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The Jack Abramoff scandal has hit home to Colorado. Rep. Marilyn Musgrave announced today she will donate $1,000 she received from Jack Abramoff’s wife to charity.
Sen. Wayne Allard, who received $4,000 from two Indian tribes represented by Abramoff, is keeping the money.
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“I think what’s going on here is guilt by association,” said Allard’s chief of staff Sean Conway. “This money didn’t come from Abramoff himself. We haven’t had any contact with him.”
The question here is whether either of them took money in exchange for supporting the donor’s legislative cause. If they did, it’s a crime, regardless of whether they give the money back. If they didn’t, there’s no reason to give the money back. Accepting campaign contributions from a lobbyist per se is not against the law.
If Abramoff’s wife gave money to Musgrave so she’d vote a certain way or persuade other elected officials to support an Abramoff cause, and she later followed through, then it’s a crime. If she didn’t, there’s no reason for her to donate the money to charity.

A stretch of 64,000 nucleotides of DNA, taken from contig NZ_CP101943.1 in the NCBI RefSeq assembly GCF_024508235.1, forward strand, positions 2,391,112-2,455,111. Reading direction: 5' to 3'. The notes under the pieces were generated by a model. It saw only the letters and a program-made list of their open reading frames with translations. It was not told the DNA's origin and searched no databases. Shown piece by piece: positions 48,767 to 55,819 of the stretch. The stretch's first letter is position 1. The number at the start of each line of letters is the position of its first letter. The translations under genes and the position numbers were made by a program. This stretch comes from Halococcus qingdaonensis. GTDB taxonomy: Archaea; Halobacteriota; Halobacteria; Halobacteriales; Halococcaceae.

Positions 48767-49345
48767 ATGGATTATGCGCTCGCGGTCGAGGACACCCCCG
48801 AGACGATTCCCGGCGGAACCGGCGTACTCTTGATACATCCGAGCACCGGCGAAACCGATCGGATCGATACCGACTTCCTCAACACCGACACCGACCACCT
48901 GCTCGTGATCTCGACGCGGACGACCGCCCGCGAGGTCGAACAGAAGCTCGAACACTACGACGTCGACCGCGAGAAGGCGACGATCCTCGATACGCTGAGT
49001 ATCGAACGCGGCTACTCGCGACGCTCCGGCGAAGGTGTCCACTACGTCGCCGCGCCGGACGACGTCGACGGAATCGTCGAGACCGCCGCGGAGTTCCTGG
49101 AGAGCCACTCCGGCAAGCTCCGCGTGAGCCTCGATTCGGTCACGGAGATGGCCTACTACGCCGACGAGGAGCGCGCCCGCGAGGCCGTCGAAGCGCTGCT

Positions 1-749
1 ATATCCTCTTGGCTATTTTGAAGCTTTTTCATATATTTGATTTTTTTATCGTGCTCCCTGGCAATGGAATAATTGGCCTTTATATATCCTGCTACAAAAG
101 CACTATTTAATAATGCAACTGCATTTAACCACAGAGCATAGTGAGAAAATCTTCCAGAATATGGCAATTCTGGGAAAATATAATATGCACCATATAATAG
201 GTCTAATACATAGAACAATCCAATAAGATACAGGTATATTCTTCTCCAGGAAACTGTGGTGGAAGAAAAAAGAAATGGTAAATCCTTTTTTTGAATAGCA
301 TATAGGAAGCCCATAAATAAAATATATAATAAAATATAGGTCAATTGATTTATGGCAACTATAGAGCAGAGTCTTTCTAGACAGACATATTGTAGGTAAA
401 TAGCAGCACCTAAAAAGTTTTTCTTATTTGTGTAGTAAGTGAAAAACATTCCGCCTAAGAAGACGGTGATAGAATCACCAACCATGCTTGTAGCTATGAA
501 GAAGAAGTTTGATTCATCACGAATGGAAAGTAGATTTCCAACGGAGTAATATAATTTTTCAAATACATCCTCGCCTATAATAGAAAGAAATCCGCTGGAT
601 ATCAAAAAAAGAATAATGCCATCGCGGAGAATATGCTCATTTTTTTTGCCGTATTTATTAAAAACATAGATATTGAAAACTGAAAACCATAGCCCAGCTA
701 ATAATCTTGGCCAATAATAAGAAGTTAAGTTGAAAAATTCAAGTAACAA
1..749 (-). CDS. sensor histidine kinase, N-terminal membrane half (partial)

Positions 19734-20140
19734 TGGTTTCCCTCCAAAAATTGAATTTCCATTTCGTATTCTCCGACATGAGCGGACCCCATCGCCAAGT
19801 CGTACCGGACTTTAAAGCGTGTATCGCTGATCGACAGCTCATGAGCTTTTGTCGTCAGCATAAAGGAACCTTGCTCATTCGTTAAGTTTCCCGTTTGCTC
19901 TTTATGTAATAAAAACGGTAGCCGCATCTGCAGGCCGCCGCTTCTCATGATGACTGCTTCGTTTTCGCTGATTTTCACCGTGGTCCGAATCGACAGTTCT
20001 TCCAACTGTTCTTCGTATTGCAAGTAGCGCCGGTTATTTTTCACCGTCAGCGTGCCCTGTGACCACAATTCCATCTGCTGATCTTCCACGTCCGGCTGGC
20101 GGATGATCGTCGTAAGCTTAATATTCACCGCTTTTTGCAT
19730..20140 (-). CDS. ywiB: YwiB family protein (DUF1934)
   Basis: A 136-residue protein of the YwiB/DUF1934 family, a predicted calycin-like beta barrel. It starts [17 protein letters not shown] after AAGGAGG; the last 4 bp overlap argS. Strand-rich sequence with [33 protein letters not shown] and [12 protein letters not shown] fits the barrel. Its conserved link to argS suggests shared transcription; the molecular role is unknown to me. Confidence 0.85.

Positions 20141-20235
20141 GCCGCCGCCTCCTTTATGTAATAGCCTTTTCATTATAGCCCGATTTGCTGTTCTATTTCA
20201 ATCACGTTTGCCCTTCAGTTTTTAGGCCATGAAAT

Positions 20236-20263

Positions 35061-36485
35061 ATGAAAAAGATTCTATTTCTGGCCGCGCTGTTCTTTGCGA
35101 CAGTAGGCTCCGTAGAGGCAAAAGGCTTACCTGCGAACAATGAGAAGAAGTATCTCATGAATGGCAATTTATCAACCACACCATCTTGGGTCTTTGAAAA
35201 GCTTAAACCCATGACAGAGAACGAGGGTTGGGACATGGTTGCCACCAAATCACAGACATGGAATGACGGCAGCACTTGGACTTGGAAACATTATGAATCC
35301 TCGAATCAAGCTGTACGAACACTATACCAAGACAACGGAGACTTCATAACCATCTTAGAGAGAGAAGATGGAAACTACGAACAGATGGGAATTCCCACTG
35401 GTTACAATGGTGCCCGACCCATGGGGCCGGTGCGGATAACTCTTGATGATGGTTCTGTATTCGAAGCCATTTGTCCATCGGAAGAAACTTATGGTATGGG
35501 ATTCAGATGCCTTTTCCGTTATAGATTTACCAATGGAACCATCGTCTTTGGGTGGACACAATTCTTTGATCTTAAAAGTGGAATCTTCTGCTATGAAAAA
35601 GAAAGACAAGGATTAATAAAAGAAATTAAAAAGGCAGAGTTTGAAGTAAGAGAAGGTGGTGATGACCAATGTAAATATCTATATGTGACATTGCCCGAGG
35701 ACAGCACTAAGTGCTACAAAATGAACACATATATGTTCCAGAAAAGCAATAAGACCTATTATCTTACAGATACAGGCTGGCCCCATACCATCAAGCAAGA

If Allard accepted the money from the tribes and then because of it, voted to support legislation that helped the tribes, that’s wrong, whether it came from the tribes or Abramoff.
I would be more interested in hearing both of them deny they were influenced by the donations they received rather than make an unnecesary gesture or hair-split over who wrote the check.